An Interview with Judy Blume
When were you born?: February 12, 1938
Where were you born?: Elizabeth, New Jersey
Where did you go to school?: Public schools in Elizabeth, New Jersey; B.S., New York University, 1961
Were you a good student?
Yes, especially when the teacher made the subject come alive!
What were you like when you were growing up?
Small, skinny, a late developer. At first, very shy and fearful. Then, around fourth grade, much more outgoing. (I can't explain this change.) I enjoyed drama, dancing, singing, painting and performing. I loved to roller skate (we didn't have roller blades then). I also loved going to the movies and browsing at the public library. I was always reading something.
What were your favorite books?
The Betsy-Tacy series by Maud Hart Lovelace.
What was your family like?
A lot like the family in Starring Sally J. Freedman as Herself. That's my most autobiographical book. Sally is the kind of kid I was at ten. My brother was like Douglas, Sally's brother.
Are any of your other characters based on you or your family?
Sheila, in Otherwise Known as Sheila the Great, has some of my childhood fears. And Margaret, in Are You There God? It's Me, Margaret., has many of the feelings and concerns I had when I was in sixth grade. But her family is very different from mine.
Where do you get your ideas?
I used to be afraid to answer that question. I thought if I ever figured it out I'd never have another one! But now I know that ideas come from everywhere--memories of my own life, incidents in my children's lives, what I see and hear and read--and most of all, from my imagination.
What about Fudge?
I knew you'd ask me about him! Fudge was based on my son, Larry, when he was a toddler. Larry never swallowed a turtle, though. That idea came from a news article about a toddler who actually did swallow one! Now Larry has grown up but I still get ideas form him. He's the one who told me about swallowing a fly while riding his bike. That's how I got the idea for the I.S.A.F. club in Fudge-a-mania.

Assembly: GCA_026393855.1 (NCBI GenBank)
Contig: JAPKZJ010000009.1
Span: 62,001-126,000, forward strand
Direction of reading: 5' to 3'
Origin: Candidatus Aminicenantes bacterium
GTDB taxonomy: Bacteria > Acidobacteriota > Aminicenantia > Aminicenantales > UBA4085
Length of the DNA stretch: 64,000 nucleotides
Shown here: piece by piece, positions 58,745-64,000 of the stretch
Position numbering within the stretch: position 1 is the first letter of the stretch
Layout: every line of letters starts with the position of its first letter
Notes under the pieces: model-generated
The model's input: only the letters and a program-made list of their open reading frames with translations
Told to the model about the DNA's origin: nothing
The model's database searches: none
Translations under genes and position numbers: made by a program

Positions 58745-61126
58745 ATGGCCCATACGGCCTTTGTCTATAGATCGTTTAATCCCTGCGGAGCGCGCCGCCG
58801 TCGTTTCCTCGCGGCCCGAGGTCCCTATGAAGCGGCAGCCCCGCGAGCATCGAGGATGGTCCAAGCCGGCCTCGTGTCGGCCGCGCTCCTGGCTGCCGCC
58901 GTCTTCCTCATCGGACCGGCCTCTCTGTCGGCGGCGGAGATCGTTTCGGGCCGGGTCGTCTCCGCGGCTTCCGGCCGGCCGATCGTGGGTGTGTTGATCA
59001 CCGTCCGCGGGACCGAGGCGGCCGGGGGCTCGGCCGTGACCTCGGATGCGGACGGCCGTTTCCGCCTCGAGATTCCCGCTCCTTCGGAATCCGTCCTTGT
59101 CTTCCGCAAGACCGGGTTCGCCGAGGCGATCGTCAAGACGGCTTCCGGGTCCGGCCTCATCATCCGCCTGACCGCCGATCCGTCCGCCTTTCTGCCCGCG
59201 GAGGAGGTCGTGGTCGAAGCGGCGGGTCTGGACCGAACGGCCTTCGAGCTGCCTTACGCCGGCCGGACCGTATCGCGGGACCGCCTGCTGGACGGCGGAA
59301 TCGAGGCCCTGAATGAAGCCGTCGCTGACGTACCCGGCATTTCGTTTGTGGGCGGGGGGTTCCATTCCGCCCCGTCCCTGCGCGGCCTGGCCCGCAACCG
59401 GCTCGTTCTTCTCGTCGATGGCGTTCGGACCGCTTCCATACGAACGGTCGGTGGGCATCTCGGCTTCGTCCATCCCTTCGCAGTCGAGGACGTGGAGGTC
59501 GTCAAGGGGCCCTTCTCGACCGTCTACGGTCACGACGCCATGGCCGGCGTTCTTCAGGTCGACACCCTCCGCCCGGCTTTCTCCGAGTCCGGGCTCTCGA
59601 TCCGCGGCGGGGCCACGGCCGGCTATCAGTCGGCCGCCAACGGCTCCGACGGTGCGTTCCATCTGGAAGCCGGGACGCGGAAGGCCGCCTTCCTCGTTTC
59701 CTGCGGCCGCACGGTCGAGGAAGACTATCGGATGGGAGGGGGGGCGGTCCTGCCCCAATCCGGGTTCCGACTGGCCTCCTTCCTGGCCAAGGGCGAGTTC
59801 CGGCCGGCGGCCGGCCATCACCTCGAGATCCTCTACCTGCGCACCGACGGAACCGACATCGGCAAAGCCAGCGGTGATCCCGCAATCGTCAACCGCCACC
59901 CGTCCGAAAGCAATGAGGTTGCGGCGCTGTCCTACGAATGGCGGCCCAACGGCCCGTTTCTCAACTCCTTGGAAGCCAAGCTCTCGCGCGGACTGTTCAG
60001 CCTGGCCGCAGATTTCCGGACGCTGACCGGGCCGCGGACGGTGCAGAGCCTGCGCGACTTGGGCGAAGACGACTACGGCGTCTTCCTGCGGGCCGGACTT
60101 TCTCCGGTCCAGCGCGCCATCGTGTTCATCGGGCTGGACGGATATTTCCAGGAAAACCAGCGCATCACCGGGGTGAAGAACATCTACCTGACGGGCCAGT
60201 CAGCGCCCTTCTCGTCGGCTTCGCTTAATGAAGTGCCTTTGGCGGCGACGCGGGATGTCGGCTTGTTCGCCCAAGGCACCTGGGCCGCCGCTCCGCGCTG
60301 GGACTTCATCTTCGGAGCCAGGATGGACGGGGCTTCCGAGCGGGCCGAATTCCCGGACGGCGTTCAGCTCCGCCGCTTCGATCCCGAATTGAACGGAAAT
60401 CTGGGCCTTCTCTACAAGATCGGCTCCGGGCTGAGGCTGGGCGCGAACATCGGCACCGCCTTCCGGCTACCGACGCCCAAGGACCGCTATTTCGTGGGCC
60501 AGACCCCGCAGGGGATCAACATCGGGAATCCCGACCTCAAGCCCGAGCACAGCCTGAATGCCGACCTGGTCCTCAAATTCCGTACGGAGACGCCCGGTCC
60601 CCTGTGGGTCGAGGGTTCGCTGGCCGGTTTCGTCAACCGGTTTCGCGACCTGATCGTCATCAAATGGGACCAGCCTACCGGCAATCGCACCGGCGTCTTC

Of all the books you have written, which is your favorite, and who is your favorite character?
An impossible question to answer. It's like asking a mother, which is your favorite child? Each one is special in a different way.
How old were you when your first book was published and which book was it?
I was twenty-seven when I began to write seriously and after two years of rejections my first book, The One in the Middle is the Green Kangaroo, was accepted for publication.
How long does it take you to write a book?
About a year, if there are no disruptions in my personal life and other professional obligations don't get in the way. What every writer needs is long blocks of uninterrupted time. You can't think if your life gets too busy!
Do you know the whole story before you start a new book?
No. But before I begin to write I fill a notebook, jotting down everything that pops into my head about my characters and story--bits of dialogue, ideas for scenes, background information, descriptions of people and places, details and more details. But even with my notebook, I still don't know everything. For me, finding out is the best part of writing.
What's the hardest part of writing for you?
I dread first drafts! I worry each day that it won't come, that nothing will happen.
Do you ever rewrite?
I love to rewrite! Once I have a first draft I'm able to relax. It's as if I have the pieces to a puzzle and all I have to do is figure out how to put them together. I actually enjoy second and third drafts. Only then do I share a new book with my editor. After we talk I do another rewrite and then a final polish.
Do you have a favorite place to write?
During the summer months (my favorite time of the year) we go to Martha's Vineyard, an island off the coast of Massachusetts. I have a tiny writing cabin there, far enough away from the house to feel very private. I get up early in the morning and work until noon. I wrote most of my latest book, Here's to You, Rachel Robinson, there. Sometimes I wish summer would last all year long.
Are you going to write more books?
I certainly hope so! I have two ideas right now but I'm not ready to talk about them yet. . .